woman massage therapist self care

After you graduate from massage therapy school, pass your licensing exam and successfully find your first massage therapy job, you might feel your strength and endurance are unlimited—and as if you can conquer the world and heal everyone’s pain.

When I graduated school and found my first job, I felt the same way, but my excitement to help others quickly came to a halt when I took on one too many sessions and injured my wrist. My body simply could not keep up with my ambition to help.

Understanding the importance of helping not just my clients, but also taking care of myself, was a lesson hard-learned.

Massage therapist self-care is essential for anyone who wants to create a long, healthy career in this field.



The Threat of Injury

I once heard that you accomplish three things when you take care of yourself: You feel great; extend the life of your practice; and give your clients a terrific role model. This counsel is not only extremely accurate, but as a therapist, it’s words to live by.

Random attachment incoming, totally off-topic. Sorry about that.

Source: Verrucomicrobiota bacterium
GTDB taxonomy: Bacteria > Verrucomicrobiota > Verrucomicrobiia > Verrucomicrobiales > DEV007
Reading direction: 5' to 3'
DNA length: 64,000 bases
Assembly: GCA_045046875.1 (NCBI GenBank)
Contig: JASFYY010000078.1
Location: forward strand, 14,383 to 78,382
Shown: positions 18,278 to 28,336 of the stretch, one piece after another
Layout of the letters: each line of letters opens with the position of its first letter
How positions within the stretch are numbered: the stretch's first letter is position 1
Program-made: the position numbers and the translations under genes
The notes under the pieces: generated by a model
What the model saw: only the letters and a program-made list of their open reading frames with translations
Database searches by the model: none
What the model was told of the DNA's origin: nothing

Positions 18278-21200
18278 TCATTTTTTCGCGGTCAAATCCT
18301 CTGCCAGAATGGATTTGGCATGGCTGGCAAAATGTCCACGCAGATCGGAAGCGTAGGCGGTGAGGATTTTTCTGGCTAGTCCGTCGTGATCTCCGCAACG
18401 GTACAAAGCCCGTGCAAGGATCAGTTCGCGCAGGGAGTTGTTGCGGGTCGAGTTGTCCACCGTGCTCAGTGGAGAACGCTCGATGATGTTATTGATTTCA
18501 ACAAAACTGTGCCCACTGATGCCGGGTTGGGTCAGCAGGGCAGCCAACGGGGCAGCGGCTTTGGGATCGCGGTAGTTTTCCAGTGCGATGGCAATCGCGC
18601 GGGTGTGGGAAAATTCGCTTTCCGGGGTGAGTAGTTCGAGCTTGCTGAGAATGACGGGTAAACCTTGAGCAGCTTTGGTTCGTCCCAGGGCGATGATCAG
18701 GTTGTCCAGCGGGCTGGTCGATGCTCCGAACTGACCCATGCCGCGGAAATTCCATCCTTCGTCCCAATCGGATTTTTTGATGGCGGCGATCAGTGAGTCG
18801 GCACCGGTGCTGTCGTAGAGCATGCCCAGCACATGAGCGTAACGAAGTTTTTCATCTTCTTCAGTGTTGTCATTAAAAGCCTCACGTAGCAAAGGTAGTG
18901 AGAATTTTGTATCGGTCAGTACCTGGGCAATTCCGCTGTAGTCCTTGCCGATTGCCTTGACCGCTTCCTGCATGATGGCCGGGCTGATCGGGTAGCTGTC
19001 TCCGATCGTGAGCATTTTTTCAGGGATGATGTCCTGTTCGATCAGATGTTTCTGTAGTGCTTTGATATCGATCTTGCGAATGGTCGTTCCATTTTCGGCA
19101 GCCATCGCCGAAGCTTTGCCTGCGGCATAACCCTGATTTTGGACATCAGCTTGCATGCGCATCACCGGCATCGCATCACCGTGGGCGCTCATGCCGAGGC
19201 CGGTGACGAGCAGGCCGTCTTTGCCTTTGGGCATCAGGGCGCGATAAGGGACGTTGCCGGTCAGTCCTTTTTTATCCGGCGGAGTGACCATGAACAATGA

Injury is one of the largest threats to a massage therapist’s career, and if you are out of commission not only do you suffer, your clients suffer.

This profession is demanding in many ways; not only does it take a toll on you physically but it can take a toll on you mentally, so keeping yourself healthy should be at the top of your priority list.


Body Mechanics

In school, one of the key items you learned was the importance of practicing proper body mechanics for massage therapist self-care. Just because your teachers are no longer watching you doesn’t mean your body should suffer, so continue to massage like your favorite teacher is still grading you.

When your body is in the correct position, you will be more comfortable while you work, and you will help prevent future injury. Work-related injury is one of the top reasons bodyworkers leave this field. Without proper body mechanics, our bodies simply cannot handle the stress we put on ourselves.

There is a wealth of information for utilizing proper body mechanics, through articles on the internet, educational videos, books and classes. Invest in yourself and in your career. Commit to taking at least one continuing education class dedicated to body mechanics every year.